The Company 826 was prepared to pay bonus equivalent to 3 1/2 months' wages but the workmen demanded much more. It appears that the Company has already made an advance of three months' wages on the suggestion of the Deputy Labour Commissioner during negotiations for settlement. But the talks for settlement ultimately failed. On applying the principles laid down by this Court in the matter, the Tribunal worked out the net available surplus out of which the claim for bonus had to be made at Rs. 53.31 lacs. After taking into consideration that the Company had contributed Rs. 10.74 lacs towards the employees' provident fund and the income-tax rebate which would be available to the Company in respect of the bonus payment, the Tribunal was of opinion that a sum of Rs. 35.20 lacs could be fairly distributed to the workmen as bonus.

It has accordingly awarded bonus to the extent of 5 1/2 months' wages. It has further directed that the amount of wages already paid in advance towards the bonus shall be set off against the bonus now awarded. Both the Company and the workmen have appealed against the award by special leave.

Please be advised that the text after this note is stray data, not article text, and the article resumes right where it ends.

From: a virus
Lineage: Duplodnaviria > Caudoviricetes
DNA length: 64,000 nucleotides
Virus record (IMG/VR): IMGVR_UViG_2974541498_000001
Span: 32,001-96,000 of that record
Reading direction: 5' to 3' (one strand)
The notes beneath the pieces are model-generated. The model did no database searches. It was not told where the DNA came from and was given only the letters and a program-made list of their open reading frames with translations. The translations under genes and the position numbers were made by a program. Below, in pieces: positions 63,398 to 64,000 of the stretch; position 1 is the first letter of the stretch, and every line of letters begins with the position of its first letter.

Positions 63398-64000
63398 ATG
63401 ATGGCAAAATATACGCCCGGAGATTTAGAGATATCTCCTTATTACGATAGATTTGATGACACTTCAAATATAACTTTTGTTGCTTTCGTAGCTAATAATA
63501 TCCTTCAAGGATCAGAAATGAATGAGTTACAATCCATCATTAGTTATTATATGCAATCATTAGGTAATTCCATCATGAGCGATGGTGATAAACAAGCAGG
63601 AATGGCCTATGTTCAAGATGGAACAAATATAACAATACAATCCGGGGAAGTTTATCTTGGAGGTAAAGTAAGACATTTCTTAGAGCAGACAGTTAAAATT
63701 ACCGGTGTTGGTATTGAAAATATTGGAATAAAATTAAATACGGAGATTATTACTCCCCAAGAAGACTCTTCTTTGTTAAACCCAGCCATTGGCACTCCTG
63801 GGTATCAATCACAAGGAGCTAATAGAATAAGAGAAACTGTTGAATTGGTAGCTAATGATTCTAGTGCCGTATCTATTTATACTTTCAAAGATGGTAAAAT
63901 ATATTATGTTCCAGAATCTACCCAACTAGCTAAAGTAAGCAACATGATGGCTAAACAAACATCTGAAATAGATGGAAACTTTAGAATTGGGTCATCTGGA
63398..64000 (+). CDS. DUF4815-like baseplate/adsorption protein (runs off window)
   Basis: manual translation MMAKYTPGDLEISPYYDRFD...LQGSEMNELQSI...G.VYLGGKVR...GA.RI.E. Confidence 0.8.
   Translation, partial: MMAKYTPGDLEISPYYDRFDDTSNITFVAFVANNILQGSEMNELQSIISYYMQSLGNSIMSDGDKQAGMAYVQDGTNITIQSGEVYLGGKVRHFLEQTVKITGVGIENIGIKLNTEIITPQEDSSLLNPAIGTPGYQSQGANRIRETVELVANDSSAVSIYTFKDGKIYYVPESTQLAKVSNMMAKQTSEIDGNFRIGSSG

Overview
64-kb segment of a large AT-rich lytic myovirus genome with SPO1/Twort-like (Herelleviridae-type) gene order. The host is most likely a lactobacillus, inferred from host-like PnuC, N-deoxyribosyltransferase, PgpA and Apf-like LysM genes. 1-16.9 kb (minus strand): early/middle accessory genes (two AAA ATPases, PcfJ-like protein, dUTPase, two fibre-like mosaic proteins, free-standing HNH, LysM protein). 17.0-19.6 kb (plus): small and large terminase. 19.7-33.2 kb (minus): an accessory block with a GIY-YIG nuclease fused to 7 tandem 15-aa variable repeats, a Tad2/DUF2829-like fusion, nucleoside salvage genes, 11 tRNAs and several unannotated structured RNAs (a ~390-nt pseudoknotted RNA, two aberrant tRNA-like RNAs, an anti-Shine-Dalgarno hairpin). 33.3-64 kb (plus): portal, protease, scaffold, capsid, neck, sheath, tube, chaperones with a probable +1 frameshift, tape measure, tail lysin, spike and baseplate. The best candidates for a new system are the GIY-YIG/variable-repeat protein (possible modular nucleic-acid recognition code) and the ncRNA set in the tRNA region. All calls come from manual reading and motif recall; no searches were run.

The main controversy, as it always is in these cases, is on the computation of the available surplus. Different statements have been filed by the several Unions by whom the workmen were represented showing a gross profit at rupees seven crores and thirty-five lacs and available surplus only a few lacs less than this. The Company's statement showed the gross profits at Rs. 1,48,891.72. From this prior charges which have to be deducted in arriving at the available surplus were shown as On account of income tax ... Rs. 58,92,925 On account of return on paid up capital... Rs. 95,55,300 As return on working capital... Rs. 5,73,326 For rehabilitation inclusive of Rs. 20,37,103 the normal notional depreciation for the year ... Rs. 72,64,579 The figure thus reached for available surplus is Rs. 1,95,932 which would be equivalent to less than 827 10 days' wages for the workmen. The Tribunal in arriving at the figure of Rs. 53-31 lacs as available surplus has calculated the gross profits at Rs. 181-82 lacs. From this it has deducted Rs. 71.36 lacs for income-tax, Rs. 7-39 lacs as return on working capital and a further sum on account of rehabilitation. For rehabilitation it has deducted Rs. 23.66 lacs as "rehabilitation charges" exclusive of the sum of Rs. 20.37 lacs under the head Notional Normal Depreciation. As Mr. Sen who appeared before us for the Company in these appeals, fairly pointed out that there is an obvious mistake in this calculation inasmuch as the Tribunal having decided that Rs. 23.66 lacs should be the annual rehabilitation charges should not have deducted this entire amount after having already deducted Rs. 20.73 for Notional Normal Depreciation. Mr. Sen admits that if the decision that Rs. 23-66 lacs should be the annual rehabilitation charge, allowable in the year in question, only an amount of Rs. 3.29 lacs should be deducted as prior charge in addition to Rs. 20.37 lacs already deducted under the head Notional Normal Depreciation. If the other figures stood as calculated by the Tribunal this would result in the increase of the available surplus to Rs. 73.68 lacs. It is also clear that if the Tribunal's decision that Rs. 23.66 lacs is the proper rehabilitation charge allowable for the year in question is left undisturbed the available surplus would remain at about Rs. 51 lacs, even if all the other figures as computed by the Company in its statement were allowed to stand. For, as already stated the Company's claim for rehabilitation charges inclusive of Notional Normal Depreciation is over Rs. 72.64 lacs, i.e., about 49 lacs more than what the Tribunal has found as allowable.